Tuesday 17 October 2017

Mother who punched and sat on woman outside children's school gates to pay €21,000 damages

School Gate (Getty)
School Gate (Getty)

A woman who sat on top of another woman and punched her in a row over picking up children from school must pay €21,000 damages to her victim, the High Court ruled.

Mr Justice Michael White said he was satisfied that Abiola Adiyinka was injured in an unprovoked assault  which was severe in nature.

The court heard Ms Adiyinka and Idowu Nduirbu, who are both originally from Nigeria, were friends and their daughters went to primary school together at St Bernadette's in Quarryvale, Clondalkin , Dublin.

Ms Adiyinka , Harelawn Drive, Clondalkin, sued Ms Nduirbu, Liffey Grove, Lucan, Dublin, as a result of the assault as they both waited outside the gates of St Bernadette's on November 5, 2010.

Mr Justice White said the accounts of the two women were diametrically opposed and the only objective evidence in the case was the medical evidence.

Mrs Adiyinka was seen by a doctor and received 20 stitches to her head.

The judge said the injuries were of a soft tissue type and he assessed general damages at €20,000 along with special damages of over €1000.

In evidence, Mrs Adiyinka said she was pulled from a car by her hair and Ms Nduirbu sat on her chest while she punched her in the face while she was holding her car keys in her hand.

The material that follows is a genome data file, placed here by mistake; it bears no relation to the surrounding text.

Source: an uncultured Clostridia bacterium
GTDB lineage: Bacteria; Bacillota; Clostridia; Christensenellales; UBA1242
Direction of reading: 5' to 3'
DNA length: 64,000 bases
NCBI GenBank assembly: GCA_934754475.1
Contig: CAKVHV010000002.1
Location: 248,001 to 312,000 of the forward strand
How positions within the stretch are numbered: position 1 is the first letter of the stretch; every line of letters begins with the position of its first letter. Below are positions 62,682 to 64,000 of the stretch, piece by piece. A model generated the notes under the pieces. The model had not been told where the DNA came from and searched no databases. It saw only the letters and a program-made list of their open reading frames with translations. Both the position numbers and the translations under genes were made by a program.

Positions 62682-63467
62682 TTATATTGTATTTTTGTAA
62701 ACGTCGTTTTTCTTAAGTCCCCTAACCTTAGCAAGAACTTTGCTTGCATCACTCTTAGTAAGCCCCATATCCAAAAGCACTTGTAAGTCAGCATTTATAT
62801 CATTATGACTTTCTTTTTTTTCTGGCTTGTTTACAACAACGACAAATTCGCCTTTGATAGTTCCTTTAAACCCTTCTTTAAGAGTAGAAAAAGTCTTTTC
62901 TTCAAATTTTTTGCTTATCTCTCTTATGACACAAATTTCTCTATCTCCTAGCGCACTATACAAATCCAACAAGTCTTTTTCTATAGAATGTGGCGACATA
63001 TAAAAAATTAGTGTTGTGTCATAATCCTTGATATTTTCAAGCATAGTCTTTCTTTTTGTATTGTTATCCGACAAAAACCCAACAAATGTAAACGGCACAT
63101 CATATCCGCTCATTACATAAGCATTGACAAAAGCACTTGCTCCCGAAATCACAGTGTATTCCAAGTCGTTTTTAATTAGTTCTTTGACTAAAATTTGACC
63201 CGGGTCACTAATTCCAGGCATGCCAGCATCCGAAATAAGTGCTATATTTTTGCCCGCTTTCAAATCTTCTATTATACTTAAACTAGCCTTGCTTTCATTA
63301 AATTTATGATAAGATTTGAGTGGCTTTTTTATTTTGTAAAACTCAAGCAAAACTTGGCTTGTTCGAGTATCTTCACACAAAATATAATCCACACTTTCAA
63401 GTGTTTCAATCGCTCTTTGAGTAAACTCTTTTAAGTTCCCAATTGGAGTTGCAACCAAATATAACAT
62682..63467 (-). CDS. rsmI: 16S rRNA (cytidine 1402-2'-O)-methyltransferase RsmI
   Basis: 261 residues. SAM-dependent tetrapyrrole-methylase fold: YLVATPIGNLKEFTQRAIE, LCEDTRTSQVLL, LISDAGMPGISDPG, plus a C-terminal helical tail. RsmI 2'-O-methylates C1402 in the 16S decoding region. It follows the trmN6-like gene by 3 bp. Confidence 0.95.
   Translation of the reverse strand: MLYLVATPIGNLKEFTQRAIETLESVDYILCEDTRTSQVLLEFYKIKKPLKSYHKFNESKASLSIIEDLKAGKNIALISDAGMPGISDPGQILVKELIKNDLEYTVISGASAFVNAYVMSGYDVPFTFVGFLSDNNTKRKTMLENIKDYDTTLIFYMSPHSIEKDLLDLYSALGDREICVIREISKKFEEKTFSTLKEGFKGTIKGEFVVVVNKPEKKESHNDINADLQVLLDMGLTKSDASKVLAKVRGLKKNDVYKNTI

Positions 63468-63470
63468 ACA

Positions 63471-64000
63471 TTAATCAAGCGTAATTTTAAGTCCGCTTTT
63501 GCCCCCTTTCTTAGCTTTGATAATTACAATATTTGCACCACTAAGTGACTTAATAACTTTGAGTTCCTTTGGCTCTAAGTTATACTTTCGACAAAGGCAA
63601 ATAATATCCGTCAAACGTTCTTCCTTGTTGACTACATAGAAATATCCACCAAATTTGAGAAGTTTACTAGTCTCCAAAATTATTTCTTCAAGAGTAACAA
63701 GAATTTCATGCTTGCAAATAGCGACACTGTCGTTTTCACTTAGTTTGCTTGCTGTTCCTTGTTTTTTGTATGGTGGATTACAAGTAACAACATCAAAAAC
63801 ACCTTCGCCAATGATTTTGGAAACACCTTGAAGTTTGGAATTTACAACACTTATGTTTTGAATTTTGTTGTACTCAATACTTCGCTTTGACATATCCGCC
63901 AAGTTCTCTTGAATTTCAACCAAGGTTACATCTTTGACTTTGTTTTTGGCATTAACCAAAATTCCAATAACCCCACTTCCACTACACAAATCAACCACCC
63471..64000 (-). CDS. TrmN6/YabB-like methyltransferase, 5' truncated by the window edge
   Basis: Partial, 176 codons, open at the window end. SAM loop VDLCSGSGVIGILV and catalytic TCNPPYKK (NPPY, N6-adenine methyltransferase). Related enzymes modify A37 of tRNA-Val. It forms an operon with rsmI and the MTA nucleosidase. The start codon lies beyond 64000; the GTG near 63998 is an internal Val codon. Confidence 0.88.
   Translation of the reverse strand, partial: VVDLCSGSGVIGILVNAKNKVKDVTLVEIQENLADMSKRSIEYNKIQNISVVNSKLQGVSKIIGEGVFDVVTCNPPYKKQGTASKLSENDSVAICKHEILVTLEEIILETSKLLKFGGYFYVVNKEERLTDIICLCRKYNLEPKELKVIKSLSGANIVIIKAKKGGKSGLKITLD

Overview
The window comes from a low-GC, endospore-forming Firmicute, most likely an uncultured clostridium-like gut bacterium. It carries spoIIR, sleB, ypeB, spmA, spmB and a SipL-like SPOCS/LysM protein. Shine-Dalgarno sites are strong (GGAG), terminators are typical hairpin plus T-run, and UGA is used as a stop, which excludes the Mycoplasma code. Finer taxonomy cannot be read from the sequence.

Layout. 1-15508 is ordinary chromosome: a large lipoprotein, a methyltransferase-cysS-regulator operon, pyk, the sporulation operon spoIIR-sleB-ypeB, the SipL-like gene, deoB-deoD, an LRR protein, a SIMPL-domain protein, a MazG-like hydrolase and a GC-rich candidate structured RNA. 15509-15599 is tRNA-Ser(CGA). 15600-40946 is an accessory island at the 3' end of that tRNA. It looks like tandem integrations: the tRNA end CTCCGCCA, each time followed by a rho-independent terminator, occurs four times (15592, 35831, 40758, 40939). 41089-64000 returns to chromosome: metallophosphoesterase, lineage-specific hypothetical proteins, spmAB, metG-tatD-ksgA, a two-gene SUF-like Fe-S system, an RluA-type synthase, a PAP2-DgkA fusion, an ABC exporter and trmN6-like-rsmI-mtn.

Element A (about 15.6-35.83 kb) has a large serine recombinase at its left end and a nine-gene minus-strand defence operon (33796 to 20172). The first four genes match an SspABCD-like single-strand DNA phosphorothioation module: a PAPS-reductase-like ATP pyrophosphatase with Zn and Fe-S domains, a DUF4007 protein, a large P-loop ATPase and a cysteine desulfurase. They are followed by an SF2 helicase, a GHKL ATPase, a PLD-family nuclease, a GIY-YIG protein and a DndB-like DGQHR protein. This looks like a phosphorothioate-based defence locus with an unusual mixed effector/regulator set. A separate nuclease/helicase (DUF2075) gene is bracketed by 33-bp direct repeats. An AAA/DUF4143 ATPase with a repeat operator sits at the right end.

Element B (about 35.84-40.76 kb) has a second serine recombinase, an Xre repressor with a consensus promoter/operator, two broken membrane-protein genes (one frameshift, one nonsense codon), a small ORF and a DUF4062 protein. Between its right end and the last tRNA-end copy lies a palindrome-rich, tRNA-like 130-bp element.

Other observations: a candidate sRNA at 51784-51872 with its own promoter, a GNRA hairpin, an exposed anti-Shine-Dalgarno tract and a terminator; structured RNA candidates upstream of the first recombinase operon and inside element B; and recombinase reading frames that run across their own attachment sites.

"She sat on my chest; it was like I was paralysed. Two men had to lift her off me, " Mrs Adiyinka told the court.

Ms Nduirbu claimed she had acted in self defence when Mrs Adiyinka had called her names and she had only loosely held the other woman to the ground with her kneees.

The court heard Ms Nduirbu had pleaded guilty before Dublin Circuit Criminal Court to asault causing harm in relation to the incident.  An 18 month suspended sentence was imposed.

Mr Justice White said there was an arrangement between the women that Mrs Adiyinka would bring with Ms Nduirbu's daughter  home with her at times and sometimes Ms Nduirbu's two other children would also walk to the friends house.

Both sides had complaints, with Mrs Adiyinka feeling put upon and she thought her friend was abusing their friendship, he said.

Ms Nduirbu complained her friend had on previous occasions changed her mind at short notice about picking up her child at school, he said.

The matter had come to a head in November 2010 after Mrs Adiyinka indicated over the phone to her friend that she was not going to continue the arrangement, he said.

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